2020 has been an extraordinary time for all of us, no doubt providing boundless inspiration for artists in particular, as they (and we) are forced to confront the new realities the world has presented to us. This couldn’t be truer for Chinese artist Liu Wei, whose current solo exhibition 散场/OVER at Shanghai’s Long Museum (West Bund) represents Liu’s personal reflections on 2020, a year we know will go down in history as one of the most pivotal years in humankind.
Open since November 11, 2020, and ongoing until January 17, 2021, the exhibition represents one of China’s most anticipated exhibitions this year, even as the country and the world at large suffer the impacts of the pandemic. Liu’s large-scale installations that combine elements of sculpture, video, and painting are both serious and playful, a constant collision of polarising ideas that make up our world today. Duality has always featured prominently in Liu’s works; his most famous paintings feature China’s towering skyscraper structures in an abstract manner, rendered in neon colours that some critics say evoke a sunset, while others interpret it as the blanket pollution that has jarred the colours of the Chinese cities.
Trained as a painter at the China Academy of Art, Liu Wei is considered one of China’s first generation of “new wave” artists and a member of the “Post-sense Sensibility” artists. Liu has always explored the relationship between matter and the body in his early works, and yet for this exhibition, he’s bidding farewell to the old world and old systems, heralding in a new era: “Farewell, era of matter and the body. The complex and broken civilisation will send humankind as a whole into the ranks of gods” is written in the exhibition notes.
But this time, as we sit down with Liu via an Internet call, it isn’t to ruminate over worldly matters. Rather, in a more light-hearted turn, we’re here to talk about his latest collaboration with the whisky brand Hennessy, on a topic most decidedly festive: Chinese New Year.
Liu appears relaxed in his studio, dressed in a crisp white shirt, nonchalantly puffing away at a cigar, as he opens up the packaging to the Hennessy VSOP and Hennessy XO Chinese New Year edition bottles that he designed. The artwork for the two bottles are bright and vivid – the VSOP in warming red and purple hues, and the XO comes in a luxurious red, gold, and black palette.
Could you share some insight into what your artwork will entail in terms of theme?
I am currently holding my solo exhibition “Over/Over” at Shanghai’s Long Museum (West Bund), which demonstrated my thinking and reflection towards long-term topics such as body, things, ideology and world order at this special time of 2020. However, this collaboration work for Hennessy this time is slightly different from my artistic practice. The structure of this art piece is more about celebration, spring and the richness and complexity of Hennessy cognac. I hope to demonstrate more festive celebration and happy moments from this piece.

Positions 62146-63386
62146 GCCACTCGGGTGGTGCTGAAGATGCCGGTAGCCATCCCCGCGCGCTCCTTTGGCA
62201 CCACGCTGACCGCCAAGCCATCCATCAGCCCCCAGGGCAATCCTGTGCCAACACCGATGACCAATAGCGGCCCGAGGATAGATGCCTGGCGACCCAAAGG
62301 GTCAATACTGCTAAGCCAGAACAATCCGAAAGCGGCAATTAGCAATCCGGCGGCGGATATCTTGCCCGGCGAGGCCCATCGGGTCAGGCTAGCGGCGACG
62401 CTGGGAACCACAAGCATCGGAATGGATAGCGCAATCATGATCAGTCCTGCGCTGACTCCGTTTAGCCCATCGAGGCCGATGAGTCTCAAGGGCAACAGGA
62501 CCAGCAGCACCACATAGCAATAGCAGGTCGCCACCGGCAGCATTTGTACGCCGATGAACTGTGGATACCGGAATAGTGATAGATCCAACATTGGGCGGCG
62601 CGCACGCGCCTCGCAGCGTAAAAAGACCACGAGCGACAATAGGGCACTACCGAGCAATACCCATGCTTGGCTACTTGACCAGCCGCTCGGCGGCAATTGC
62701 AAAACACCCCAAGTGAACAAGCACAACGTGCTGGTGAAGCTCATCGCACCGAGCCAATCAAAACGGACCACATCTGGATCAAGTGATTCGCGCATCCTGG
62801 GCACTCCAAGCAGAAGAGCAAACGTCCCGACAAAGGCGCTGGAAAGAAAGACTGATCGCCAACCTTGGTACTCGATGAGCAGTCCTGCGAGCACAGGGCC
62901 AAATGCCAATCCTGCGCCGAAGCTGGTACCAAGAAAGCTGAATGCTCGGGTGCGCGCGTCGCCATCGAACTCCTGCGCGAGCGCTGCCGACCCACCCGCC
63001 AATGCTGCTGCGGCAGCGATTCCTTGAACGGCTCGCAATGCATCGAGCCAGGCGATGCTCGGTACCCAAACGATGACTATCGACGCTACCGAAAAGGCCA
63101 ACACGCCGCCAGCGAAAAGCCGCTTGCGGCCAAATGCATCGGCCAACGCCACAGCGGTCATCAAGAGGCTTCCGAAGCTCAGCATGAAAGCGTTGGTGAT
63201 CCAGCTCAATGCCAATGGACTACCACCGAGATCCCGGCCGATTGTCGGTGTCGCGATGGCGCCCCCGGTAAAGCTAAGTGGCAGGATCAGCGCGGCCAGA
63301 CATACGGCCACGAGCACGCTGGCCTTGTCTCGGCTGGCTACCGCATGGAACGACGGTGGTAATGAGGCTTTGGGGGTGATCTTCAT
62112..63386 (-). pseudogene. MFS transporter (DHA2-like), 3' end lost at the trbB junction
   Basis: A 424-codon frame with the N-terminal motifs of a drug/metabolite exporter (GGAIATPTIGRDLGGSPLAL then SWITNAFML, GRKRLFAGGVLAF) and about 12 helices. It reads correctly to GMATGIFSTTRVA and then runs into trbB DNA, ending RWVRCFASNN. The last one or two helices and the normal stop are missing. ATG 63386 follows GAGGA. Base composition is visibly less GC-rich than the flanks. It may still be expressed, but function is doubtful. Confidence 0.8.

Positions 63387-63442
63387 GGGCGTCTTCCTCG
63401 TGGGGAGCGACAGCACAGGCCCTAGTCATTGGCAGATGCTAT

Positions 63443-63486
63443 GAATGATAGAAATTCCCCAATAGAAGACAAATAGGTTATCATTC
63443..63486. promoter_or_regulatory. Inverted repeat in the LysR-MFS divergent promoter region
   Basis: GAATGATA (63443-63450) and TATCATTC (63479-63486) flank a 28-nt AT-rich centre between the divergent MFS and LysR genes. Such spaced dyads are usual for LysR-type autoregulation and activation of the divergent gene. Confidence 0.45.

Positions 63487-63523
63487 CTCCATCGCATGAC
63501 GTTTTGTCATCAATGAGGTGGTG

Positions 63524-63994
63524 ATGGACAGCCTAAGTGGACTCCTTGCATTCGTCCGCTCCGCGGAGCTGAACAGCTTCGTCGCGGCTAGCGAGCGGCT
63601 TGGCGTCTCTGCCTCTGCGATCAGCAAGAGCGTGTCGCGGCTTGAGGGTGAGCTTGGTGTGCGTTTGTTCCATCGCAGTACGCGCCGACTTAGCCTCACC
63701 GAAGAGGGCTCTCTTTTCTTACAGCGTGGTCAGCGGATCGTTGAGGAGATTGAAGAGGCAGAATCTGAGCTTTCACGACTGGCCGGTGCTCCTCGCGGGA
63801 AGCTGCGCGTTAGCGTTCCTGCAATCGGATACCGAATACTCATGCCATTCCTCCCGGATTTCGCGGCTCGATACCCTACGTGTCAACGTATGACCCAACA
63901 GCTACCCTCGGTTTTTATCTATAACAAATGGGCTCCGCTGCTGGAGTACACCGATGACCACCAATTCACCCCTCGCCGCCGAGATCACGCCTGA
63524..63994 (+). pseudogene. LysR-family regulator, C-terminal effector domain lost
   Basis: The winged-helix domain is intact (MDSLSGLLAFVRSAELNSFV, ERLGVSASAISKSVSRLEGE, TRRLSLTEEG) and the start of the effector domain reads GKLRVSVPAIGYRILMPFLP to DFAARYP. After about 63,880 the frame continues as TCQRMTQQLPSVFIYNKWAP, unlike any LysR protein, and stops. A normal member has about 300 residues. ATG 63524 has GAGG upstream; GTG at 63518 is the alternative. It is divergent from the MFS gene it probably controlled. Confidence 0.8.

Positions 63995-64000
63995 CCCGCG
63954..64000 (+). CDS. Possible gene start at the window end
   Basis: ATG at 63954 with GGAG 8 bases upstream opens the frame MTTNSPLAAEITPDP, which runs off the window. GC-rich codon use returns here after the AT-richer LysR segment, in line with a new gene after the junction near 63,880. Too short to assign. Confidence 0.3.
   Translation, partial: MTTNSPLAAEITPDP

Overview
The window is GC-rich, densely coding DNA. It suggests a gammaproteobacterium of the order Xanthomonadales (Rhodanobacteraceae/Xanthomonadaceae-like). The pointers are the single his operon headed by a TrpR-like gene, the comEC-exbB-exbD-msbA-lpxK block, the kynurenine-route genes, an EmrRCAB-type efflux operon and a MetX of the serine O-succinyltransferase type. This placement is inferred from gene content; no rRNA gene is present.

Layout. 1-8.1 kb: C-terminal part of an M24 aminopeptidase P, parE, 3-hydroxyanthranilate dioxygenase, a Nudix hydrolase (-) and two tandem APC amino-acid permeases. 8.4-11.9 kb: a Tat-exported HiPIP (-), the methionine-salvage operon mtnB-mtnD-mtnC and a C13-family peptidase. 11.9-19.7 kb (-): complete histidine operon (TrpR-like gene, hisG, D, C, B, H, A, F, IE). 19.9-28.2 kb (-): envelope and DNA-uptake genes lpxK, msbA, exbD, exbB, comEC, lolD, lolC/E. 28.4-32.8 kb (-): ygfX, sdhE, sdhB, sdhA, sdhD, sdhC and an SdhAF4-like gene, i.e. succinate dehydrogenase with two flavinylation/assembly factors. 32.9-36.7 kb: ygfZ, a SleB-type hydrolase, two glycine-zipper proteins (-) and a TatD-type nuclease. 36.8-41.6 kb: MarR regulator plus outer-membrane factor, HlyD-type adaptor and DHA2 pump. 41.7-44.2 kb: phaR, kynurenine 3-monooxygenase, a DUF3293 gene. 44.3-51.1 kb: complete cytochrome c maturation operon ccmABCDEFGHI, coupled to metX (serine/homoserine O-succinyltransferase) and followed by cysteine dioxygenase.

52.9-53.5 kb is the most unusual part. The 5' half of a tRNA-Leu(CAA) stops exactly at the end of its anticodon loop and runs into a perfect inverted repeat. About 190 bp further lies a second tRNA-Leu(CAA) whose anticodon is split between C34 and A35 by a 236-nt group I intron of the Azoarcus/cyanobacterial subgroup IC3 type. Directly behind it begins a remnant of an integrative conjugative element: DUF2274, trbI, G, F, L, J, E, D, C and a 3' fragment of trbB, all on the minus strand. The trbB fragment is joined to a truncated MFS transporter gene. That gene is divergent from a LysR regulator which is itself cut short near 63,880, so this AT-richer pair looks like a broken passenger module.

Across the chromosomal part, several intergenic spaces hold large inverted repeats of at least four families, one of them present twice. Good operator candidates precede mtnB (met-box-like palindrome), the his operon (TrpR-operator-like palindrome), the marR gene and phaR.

How did you choose what materials to work with for your art?
My creations are not limited by material selections. In my solo exhibition “Over/Over” at Shanghai’s Long Museum (West Bund), I did not use materials that I have constantly been using in my past creations, as those materials may have altered based on the ever-changing environment and may have lost its meaning already. I believe the selection of materials is my way of expressing, but not the ultimate objective.
Who do you create your art for?
In this artwork I created for Hennessy, I have specially chosen to use canvas oil painting, integrating inkjet and painting in the creation. In particular, I have selected more energetic and vital colour combinations, which I hope will bring happiness and hope to the audience.
To me, all of my artwork is created for my audience and they are especially important in the process of presenting the art piece. Both my personal artistic creation or this limited-edition packaging collaboration with Hennessy exist in my complete structure of creation. I believe the reflection from Over/Over towards audiences’ own existence or the happiness and hope from the collaboration work with Hennessy will be meaningful to audiences.
What response would you like your artwork to evoke in people?
I believe that art should not exist only for decoration, but it should have its social functions. The mass audience and functionality art faces have always been an important issue that I rethink throughout my creative process.
What do you see as the role of art in society?
I don’t think art has a specific ‘role’ to play, yet this is where the beauty of art lies. For me, I believe human beings should always have the care and reflection towards humanism, and not limit themselves in the consideration of survival only, even under adverse environments.
This story first appeared on Prestige Hong Kong